Insurance Journal Officials: Nearly Half of all Texas Traffic Deaths Occur in Energy-Producing Areas. In 2018, 1,673 people died and more than 6,000 seriously injured in crashes in Barnett Shale, Eagle Ford Shale, Granite Wash, Haynesville/Bossier Shale and Permian Basin

Officials: Nearly Half of all Texas Traffic Deaths Occur in Energy-Producing Areas by Insurance Journal, October 18, 2019

Texas continues to lead the nation in oil and gas production, creating jobs and prosperity statewide, but communities in the state’s main energy production areas have also seen a rise in deaths on the road accounting for close to half of all traffic fatalities in Texas, according to the state’s transportation department.

The Texas Department of Transportation (TxDOT) says in 2018, 1,673 people died and more than 6,000 were seriously injured in crashes in the Barnett Shale, Eagle Ford Shale, Granite Wash, Haynesville/Bossier Shale and Permian Basin, where oil and gas exploration is underway.

Traffic deaths in these areas are up by 4% compared to 2017. Crash reports point to failure to control speed as the most-often cited factor in traffic crashes, followed by driver inattention due to actions such as looking at a cell phone.

“Driving conditions have changed dramatically in many parts of Texas,” TxDOT Executive Director James Bass said in a media release.

“A big increase in the number of heavy trucks and traffic on state and county roads adds to the complexity of driving – something we always need to give our full attention to, while also obeying traffic laws. That’s why we are urging every motorist to drive smart and take simple precautions to prevent crashes.”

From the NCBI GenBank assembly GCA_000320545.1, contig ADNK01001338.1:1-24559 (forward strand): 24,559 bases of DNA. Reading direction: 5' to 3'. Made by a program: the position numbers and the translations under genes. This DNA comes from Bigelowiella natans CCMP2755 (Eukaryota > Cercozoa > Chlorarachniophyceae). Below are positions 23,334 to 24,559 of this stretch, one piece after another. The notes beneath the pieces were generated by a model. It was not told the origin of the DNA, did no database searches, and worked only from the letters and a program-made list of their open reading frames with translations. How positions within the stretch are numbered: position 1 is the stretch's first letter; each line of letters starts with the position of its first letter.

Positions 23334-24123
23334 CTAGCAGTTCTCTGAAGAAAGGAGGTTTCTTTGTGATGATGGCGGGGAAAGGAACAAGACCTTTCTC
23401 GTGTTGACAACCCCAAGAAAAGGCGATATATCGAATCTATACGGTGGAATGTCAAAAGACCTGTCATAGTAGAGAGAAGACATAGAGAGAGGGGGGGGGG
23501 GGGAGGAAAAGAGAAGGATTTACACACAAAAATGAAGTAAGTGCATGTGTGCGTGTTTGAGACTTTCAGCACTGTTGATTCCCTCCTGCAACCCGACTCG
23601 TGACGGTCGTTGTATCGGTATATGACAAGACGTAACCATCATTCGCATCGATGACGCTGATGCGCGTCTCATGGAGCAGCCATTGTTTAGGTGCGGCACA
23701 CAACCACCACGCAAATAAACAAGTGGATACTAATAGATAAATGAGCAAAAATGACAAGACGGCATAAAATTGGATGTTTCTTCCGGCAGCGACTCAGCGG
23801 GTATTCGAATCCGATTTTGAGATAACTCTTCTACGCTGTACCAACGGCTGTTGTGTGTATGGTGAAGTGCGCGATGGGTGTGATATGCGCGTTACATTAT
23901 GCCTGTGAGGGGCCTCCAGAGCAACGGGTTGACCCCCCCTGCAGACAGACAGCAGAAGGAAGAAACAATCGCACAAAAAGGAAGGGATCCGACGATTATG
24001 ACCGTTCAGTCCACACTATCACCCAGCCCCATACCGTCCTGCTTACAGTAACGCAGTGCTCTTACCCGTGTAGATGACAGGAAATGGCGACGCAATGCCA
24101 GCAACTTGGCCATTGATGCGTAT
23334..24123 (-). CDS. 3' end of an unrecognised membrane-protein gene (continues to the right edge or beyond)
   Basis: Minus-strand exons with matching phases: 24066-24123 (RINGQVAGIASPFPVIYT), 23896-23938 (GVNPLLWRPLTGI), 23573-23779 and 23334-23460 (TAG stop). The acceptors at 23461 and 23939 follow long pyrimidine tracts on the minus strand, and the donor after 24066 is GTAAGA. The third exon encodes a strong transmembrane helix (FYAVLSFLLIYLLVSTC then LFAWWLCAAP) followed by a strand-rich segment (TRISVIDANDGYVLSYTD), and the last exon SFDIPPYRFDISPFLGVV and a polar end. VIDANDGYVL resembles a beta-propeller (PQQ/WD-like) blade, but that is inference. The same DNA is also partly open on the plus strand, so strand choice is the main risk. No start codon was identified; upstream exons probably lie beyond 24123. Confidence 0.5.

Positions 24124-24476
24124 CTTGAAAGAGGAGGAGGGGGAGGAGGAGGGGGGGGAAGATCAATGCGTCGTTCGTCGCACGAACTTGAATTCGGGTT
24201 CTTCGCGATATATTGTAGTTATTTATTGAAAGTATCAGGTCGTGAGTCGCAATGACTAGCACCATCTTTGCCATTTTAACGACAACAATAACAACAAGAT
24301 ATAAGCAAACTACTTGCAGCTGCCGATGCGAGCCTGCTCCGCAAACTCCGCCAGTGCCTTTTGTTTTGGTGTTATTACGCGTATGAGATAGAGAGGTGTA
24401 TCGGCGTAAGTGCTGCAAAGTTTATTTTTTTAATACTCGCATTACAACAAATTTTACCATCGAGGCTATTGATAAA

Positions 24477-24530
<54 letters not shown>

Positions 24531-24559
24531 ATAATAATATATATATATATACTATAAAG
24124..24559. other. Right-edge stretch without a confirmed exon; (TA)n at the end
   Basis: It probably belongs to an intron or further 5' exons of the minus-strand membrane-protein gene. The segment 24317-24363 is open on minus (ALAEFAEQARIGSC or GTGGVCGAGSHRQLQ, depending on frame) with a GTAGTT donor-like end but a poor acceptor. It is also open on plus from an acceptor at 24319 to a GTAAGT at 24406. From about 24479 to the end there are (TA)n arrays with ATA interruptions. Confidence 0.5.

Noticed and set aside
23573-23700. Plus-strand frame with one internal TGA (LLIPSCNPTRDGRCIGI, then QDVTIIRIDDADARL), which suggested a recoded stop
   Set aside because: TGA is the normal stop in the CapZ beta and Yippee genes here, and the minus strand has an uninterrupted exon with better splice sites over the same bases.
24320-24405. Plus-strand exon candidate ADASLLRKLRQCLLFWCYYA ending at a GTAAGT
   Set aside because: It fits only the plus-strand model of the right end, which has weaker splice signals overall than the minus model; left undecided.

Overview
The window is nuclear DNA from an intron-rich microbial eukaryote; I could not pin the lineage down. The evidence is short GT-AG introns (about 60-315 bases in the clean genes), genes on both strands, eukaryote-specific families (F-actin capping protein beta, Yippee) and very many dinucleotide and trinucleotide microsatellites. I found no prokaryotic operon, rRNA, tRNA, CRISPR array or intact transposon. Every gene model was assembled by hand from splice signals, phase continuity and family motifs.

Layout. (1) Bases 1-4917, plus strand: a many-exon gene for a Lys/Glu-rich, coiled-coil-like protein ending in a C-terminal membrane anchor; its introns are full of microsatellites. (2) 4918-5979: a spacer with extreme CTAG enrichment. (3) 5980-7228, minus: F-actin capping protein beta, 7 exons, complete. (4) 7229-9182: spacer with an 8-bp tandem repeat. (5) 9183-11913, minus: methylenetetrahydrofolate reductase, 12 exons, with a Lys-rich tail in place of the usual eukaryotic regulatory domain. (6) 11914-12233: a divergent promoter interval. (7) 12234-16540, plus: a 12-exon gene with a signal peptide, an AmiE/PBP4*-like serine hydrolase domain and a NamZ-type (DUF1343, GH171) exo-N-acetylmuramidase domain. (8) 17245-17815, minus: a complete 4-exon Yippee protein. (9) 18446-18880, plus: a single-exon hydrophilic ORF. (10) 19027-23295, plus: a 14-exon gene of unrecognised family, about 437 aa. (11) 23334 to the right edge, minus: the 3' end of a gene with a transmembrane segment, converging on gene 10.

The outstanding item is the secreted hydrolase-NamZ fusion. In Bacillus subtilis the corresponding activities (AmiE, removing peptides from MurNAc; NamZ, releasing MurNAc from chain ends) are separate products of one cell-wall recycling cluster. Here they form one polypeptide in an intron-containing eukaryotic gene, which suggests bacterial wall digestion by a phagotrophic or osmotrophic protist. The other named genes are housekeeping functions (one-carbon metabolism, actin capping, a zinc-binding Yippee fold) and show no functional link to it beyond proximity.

In the coming weeks, drivers can expect to see a variety of common-sense safety reminders as TxDOT kicks off its annual “Be Safe. Drive Smart.” campaign in the state’s energy-producing regions. The campaign reminds drivers to:

  • Always buckle up — drivers and all passengers, day and night.
  • Drive a safe speed that takes into account the amount of traffic, road conditions, and weather.
  • Focus 100 percent on driving and put your phone away: no talking or texting when you’re behind the wheel.
  • Give large trucks plenty of space, be patient, and pass only when it’s safe and legal to do so.
  • Obey stop signs and traffic signals.
  • Never drive under the influence of alcohol or other drugs.

TxDOT will be taking its safety messages to community events this month in the Permian Basin and Eagle Ford Shale. Drivers can test their street smarts at an interactive exhibit outfitted with games, quizzes, and video displays that remind motorists how to safely navigate the challenges of driving in high-traffic oil and gas production areas.

“Be Safe. Drive Smart.” is a key component of #EndTheStreakTX, a broader social media and word-of-mouth effort that encourages drivers to make safer choices while on the road, such as going the speed limit, wearing a seat belt, and never drinking and driving or texting and driving.

Nov. 7, 2000, was the last deathless day on Texas roadways.

Source: Texas Department of Transportation

Refer also to:

Alberta ultra disturbing: 70 per cent (160/232) of commercial vehicles fail inspection; 42 per cent (98/232) **taken out of service** for failing safety issues! How many would fail if inspected in frenzied frac fields and traveling to them?

And how many cause fatal accidents?

Eagle Valley Alberta woman Kim Mildenstein urges action on traffic concerns

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UK: Lancashire County Councillors turn down Cuadrilla’s fracing “because of the impact of traffic on rural roads, which would endanger lives.” In Alberta, frac endangerment of families continues, without oversight or law enforcement

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